Occasionally companies need to sue a customer for breach of contract. But when the customer is the government, unique aspects are at play that do not appear in comparable commercial actions, or at least not as an affirmative burden of proof. One of which is authority to contract. The general rule is that a contract cannot exist unless the agent entering into the agreement has actual authority to bind the government. All may not be lost, however, for contractors who lack this element of their claim.
Breach of Contract Claims
Under the Tucker Act, the United States waives its sovereign immunity defense provided the substantive claim against it is founded upon the Constitution, federal statutes and regulations, or an express or implied contract to which it is a party.
There are four requirements to form a binding agreement with the government: 1) mutuality of intent to contract, 2) lack of ambiguity in offer and acceptance, 3) consideration, and 4) a government representative having actual authority to bind the United States. Whether the alleged contract is express or implied-in-fact, a plaintiff must demonstrate the same four elements.
Apparent Authority & Risk Allocation
A contractor must show that the person whose conduct is relied upon had actual authority to bind the government to the terms of the contract. While apparent authority may bind a principle in a commercial dispute, it is inapplicable in a procurement setting. The government is immune to any actions of a representative that possesses only apparent authority.
Contractors entering into an agreement with the government bear the burden of ascertaining the authority of the agent who purports to act for the government. Even more disquieting, this risk remains with the contractor even when the government agent itself is unaware of the limitations of its authority.
Alternate Legal Theories – Implied Authority & Ratification
When express authority cannot be shown and with apparent authority not a viable option, contractors may nevertheless be able to meet the authority element of their claim. Courts recognize two theories that will bind the government if the agent does not possess actual authority.
Precedent recognizes that authority to bind the government to a contract may be implied when it is an integral part of the duties assigned to the particular employee. Authority is integral when the employee cannot perform his or her assigned tasks without it.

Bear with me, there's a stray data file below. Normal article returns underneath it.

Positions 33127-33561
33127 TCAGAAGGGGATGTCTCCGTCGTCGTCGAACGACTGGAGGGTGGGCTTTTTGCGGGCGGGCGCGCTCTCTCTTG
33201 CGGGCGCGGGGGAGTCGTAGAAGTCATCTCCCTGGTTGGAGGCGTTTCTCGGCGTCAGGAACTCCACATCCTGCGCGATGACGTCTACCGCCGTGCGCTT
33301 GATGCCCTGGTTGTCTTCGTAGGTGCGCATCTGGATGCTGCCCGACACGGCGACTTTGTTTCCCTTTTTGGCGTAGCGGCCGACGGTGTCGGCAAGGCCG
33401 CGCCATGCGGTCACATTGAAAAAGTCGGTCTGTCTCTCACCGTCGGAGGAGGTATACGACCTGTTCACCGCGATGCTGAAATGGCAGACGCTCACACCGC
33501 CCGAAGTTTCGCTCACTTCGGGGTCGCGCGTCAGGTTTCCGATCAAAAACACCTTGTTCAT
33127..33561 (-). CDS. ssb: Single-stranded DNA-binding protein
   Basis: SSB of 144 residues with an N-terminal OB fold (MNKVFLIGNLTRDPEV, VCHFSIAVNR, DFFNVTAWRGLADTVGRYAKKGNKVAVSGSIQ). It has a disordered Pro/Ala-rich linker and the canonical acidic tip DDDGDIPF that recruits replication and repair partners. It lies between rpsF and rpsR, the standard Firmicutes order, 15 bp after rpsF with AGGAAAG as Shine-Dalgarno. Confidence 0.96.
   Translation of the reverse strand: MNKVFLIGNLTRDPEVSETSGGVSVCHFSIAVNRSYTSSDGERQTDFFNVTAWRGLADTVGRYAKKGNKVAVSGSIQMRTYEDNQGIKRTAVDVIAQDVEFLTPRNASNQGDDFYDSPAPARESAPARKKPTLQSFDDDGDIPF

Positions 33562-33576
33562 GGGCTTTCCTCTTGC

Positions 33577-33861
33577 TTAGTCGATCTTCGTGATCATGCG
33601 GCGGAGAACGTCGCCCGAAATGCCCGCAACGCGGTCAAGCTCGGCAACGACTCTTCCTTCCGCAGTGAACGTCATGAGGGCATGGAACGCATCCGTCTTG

Meaning, a contractor will need to demonstrate that the agent, when it allegedly bound the government to the contract, was carrying out some warranted aspect of its position. For example, a contractor would need to show the signing of a letter agreement for the purchase of services by an agency executive was an act within the express and integral assigned tasks of that role.
This theory is not without limitations. Many government contracts explicitly protect against the risk of implied authority by including clauses that state only the contracting officer has the requisite authority to enter into and modify agreements.
In circumstances when an agent does not possess express or implied authority, the government can still be bound if the contract was ratified by an official with the necessary authority.
Ratification may take place at the individual or institutional level. Individual ratification occurs when a supervisor 1) possesses the actual authority to contract, 2) fully knew the material facts surrounding the unauthorized action of his or her subordinate, and 3) knowingly confirmed, adopted, or acquiesced to the unauthorized action of the subordinate. In contrast, institutional ratification occurs when the government seeks and receives the benefits from an otherwise unauthorized contract.
For example, a contracting officer’s technical representative issued an offer against a contractor’s quote for services, which was accepted by the contractor, and therefore seemingly a contract formed. But the government refuses to honor the agreement contending only the contracting officer had the requisite authority to have made the offer. Here, the contractor could argue an individual ratification theory by showing that the contracting officer had full knowledge of the material facts involving the unauthorized act of the technical representative and purposefully approved of the activity.
The Take Away
Contractors assume the wholesale risk the agent with whom they are doing business may lack binding authority. Which means, they must confirm with their government counterpart from where his or her authority stems. It is imperative that contractors and their personnel are familiar with the sources of authority – the Constitution, a statute, or a regulation (including agency supplements) – and that they do not act on a directive by an official without knowing whether that person can bind the government.
If a contractor finds itself in a situation where it believed its counterpart had the requisite authority but in fact did not, then the two theories mentioned above should be pleaded if possible. On a breach of contract claim, the government will likely move to dismiss the case or for summary judgment based on an absence of authority argument. As such, contractors weak or fully lacking in proving express authority will want to have raised these alternate theories in an effort to stave off or survive such a motion.
While hard to make, implied authority and ratification are available avenues for working around an express authority proof problem and should be considered in any action for breach, if sufficient facts are available.